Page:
Maggie wanted to use the backyard swing set. She loved swinging, especially since she had conquered the skill of doing it without having to be pushed. It was like flying, she thought, though she had never flown and never would. Only birds and bugs could fly, she was smart enough to know that. She was only seven, but she would be eight soon, this autumn. However, when Maggie had come outside, she had seen that Alice was on one of the swings, and she felt her stomach drop.

Alice wasn’t swinging though, just sitting. Her hands were wrapped in tight fists around the chains and she was barely moving, just swaying back and forth, letting the toes of her pink sneakers scrape against the dirt trails that were carved into the ground.

Maggie wasn’t the smartest kid, but she knew Alice was sad just from looking at her. Maggie also knew that it would be wrong to go over and have fun right next to her big sister when she was so miserable. No matter how much she wanted to.

Maggie hopped up onto the swing next to Alice, but didn’t play. Alice’s head was down, and her brown hair was hiding her face so Maggie couldn’t see if she was crying or not. Nor could Maggie hear her, but that meant very little. Alice was very good at crying silently, quite the opposite of Maggie. When Maggie cried, she went all out with heavy sobs and hiccupped breath. But Alice, a whole four years older than Maggie, wasn’t like that. She didn’t weep much at all, compared to her little sister, who often got called a cry-baby. However, Alice had been crying a lot lately.

“Are you okay?” Maggie asked, after what must have been a very long two minutes. Minutes were always long when they were silent and so very short when they were loud, or sound-filled, or musical. Maggie hadn’t figured out this mystery yet.

Alice didn’t say anything for a moment and then spoke up with a whispered, “Go away.” It wasn’t mean like Alice could be when she didn’t want her annoying little sister tagging along yet again, but this time it wasn’t. It just was. The thing is, if it had been mean, Maggie might have protested. If she followed every one of her sister’s commands she would never have any fun. But it wasn’t mean, so Maggie slid off the blue plastic seat of the swing and went back inside. She decided to color. She would save the feeling of flying for another day when Alice was not outside, or not crying, or when Maggie felt a little less guilty about having fun.


It had been three days ago that Mom told the two sisters that Kari had been in an accident. Maggie had always found accident a funny word, because it had so many meanings. Not funny as in something you laugh at, but funny as weird. It is an accident when a boy in Sunday school pees his pants in class. It is an accident when you trip and spill apple juice on the white rug. But it is also an accident when one car hits another car. Or when a car hits a person. That was the type of accident that happened to Kari.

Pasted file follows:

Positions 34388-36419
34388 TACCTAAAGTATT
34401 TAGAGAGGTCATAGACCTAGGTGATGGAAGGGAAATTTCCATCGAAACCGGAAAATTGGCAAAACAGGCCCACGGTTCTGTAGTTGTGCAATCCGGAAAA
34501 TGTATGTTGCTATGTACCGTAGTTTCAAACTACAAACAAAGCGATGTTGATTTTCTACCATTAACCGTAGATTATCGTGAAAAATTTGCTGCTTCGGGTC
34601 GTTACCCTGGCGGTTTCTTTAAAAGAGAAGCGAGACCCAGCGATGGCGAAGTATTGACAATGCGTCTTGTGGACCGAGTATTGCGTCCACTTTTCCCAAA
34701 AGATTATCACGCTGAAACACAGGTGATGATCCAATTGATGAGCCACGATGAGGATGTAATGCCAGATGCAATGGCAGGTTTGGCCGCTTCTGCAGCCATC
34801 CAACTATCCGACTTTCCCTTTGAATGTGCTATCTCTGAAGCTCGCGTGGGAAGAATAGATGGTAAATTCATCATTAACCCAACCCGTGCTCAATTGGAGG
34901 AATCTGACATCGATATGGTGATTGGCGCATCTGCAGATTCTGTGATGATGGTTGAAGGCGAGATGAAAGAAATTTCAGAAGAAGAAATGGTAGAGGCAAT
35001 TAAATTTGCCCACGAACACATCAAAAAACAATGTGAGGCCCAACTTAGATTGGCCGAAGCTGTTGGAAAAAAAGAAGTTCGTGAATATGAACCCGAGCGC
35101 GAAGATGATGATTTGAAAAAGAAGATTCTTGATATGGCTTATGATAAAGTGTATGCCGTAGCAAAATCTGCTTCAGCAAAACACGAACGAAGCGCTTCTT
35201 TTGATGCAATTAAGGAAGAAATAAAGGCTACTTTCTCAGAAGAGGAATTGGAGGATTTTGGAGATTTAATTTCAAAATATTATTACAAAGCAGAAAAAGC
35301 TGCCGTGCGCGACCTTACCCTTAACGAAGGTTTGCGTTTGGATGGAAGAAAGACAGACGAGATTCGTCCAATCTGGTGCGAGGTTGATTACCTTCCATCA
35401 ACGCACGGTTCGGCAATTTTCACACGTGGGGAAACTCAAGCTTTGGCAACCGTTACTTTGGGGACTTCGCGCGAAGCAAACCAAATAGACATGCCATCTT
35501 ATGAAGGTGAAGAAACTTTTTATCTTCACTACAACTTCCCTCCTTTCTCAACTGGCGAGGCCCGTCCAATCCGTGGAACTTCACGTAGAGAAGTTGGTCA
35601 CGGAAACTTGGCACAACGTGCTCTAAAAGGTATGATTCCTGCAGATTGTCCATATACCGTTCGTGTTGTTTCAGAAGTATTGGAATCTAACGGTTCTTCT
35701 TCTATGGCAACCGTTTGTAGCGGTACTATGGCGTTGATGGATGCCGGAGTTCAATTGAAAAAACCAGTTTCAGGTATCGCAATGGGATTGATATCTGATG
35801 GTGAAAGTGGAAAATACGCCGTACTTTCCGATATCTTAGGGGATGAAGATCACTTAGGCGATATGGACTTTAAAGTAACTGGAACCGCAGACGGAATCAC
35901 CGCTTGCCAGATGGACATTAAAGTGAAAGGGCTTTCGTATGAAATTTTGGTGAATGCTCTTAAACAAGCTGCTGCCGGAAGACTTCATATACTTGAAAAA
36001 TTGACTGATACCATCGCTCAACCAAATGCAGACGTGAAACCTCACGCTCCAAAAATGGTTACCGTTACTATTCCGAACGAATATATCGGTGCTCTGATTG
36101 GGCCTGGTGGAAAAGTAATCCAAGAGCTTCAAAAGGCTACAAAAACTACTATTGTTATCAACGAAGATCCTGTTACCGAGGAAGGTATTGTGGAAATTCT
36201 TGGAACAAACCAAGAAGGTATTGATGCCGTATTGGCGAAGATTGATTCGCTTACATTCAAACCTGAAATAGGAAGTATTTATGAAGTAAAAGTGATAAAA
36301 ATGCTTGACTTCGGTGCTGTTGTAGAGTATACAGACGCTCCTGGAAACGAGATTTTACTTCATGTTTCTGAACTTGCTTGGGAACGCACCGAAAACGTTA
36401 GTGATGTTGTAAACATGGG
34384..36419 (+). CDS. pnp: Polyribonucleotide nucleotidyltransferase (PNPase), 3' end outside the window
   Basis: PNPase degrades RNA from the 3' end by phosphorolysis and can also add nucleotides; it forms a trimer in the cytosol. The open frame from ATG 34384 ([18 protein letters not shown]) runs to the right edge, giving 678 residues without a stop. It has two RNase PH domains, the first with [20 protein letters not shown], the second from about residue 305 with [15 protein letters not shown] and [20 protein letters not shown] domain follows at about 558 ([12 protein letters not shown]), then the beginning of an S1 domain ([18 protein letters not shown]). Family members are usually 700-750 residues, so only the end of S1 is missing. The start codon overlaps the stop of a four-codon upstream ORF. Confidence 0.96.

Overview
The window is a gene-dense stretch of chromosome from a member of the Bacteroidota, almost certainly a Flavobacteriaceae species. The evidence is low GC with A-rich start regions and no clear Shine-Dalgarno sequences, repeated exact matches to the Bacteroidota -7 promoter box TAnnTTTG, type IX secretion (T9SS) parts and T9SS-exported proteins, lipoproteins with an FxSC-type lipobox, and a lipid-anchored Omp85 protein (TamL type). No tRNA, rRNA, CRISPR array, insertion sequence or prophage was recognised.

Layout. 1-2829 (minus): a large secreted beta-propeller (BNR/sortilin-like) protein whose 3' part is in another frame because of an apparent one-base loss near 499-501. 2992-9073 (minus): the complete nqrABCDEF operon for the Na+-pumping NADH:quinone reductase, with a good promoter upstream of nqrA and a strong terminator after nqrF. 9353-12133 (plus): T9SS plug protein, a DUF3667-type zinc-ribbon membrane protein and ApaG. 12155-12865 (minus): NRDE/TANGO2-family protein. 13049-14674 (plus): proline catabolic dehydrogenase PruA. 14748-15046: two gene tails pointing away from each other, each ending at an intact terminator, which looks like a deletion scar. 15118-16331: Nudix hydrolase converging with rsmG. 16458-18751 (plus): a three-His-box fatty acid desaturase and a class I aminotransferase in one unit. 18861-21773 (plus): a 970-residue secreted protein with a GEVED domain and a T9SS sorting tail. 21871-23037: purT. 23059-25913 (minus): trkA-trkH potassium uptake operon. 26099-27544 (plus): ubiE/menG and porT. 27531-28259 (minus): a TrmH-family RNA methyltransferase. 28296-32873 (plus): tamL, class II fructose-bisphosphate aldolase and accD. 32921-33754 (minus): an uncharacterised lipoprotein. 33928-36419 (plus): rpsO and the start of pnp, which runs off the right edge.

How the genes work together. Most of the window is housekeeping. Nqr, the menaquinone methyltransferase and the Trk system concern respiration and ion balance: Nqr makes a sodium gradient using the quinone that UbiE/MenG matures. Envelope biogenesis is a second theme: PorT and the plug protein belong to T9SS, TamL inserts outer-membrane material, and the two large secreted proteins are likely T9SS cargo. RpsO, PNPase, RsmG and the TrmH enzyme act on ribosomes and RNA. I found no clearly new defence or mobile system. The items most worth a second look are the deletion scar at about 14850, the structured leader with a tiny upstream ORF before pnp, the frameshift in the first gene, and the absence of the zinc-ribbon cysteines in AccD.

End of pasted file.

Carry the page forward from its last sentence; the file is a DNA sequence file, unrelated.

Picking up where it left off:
Kari lived in the house across the street from Maggie and Alice. She and her little sister, Brenna, played with Alice and Maggie all the time. Brenna was Alice’s age, Kari a little older, and Maggie the youngest, but no one seemed to mind. Maggie decided to draw all four of them on the piece of printer paper she had pilfered from her parents’ office. She dumped all the magic markers out of the box and onto the table. She started with green for the grass, drawing the straightest line she could manage about an inch from the bottom of the page and carefully filling it in. Once she was done with the grass, she decided to start on the people. She was getting better at drawing people. They were all girls, so they all got triangle bodies like on the pictures on restrooms at McDonald’s and the grocery store. The triangles were dresses, and each of the four got different colored ones. Maggie selfishly gave herself a pink one even though she knew pink was Brenna’s favorite color too.

When she was done, Maggie added a few flowers popping out of the ground, a sun in one corner, with big orange rays that were stretching across the sky from the yellow circle, and a few blue swirly scribbles that were supposed to be clouds. Each girl on the page was a different height. Maggie was the smallest with her pink triangle dress and brown hair drawn off the smiley face that was her head, then Brenna, with long yellow hair, then Alice, just a smidge taller because she had her birthday last week and was now twelve while Brenna was still eight until November. Kari was the tallest, with a purple dress and yellow hair too, except hers was short. Kari was the biggest, because, as the oldest, it was natural that she was the tallest.